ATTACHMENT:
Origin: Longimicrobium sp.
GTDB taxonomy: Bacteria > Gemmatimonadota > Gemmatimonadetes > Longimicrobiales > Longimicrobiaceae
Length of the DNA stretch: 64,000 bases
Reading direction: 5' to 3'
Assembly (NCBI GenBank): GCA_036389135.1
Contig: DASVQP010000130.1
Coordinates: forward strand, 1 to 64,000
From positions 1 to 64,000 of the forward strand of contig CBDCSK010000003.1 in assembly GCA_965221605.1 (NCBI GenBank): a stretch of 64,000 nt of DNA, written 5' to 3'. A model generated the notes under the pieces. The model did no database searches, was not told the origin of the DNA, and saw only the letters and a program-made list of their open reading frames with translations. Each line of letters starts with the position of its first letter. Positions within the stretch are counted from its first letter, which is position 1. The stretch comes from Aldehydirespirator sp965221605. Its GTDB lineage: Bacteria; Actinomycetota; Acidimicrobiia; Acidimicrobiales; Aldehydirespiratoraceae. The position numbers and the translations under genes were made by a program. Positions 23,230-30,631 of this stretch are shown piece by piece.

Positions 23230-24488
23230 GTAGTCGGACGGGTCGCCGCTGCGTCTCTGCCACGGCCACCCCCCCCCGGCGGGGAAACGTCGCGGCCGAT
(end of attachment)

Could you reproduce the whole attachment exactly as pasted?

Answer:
Origin: Longimicrobium sp.
GTDB taxonomy: Bacteria > Gemmatimonadota > Gemmatimonadetes > Longimicrobiales > Longimicrobiaceae
Length of the DNA stretch: 64,000 bases
Reading direction: 5' to 3'
Assembly (NCBI GenBank): GCA_036389135.1
Contig: DASVQP010000130.1
Coordinates: forward strand, 1 to 64,000
From positions 1 to 64,000 of the forward strand of contig CBDCSK010000003.1 in assembly GCA_965221605.1 (NCBI GenBank): a stretch of 64,000 nt of DNA, written 5' to 3'. A model generated the notes under the pieces. The model did no database searches, was not told the origin of the DNA, and saw only the letters and a program-made list of their open reading frames with translations. Each line of letters starts with the position of its first letter. Positions within the stretch are counted from its first letter, which is position 1. The stretch comes from Aldehydirespirator sp965221605. Its GTDB lineage: Bacteria; Actinomycetota; Acidimicrobiia; Acidimicrobiales; Aldehydirespiratoraceae. The position numbers and the translations under genes were made by a program. Positions 23,230-30,631 of this stretch are shown piece by piece.

Positions 23230-24488
23230 GTAGTCGGACGGGTCGCCGCTGCGTCTCTGCCACGGCCACCCCCCCCCGGCGGGGAAACGTCGCGGCCGAT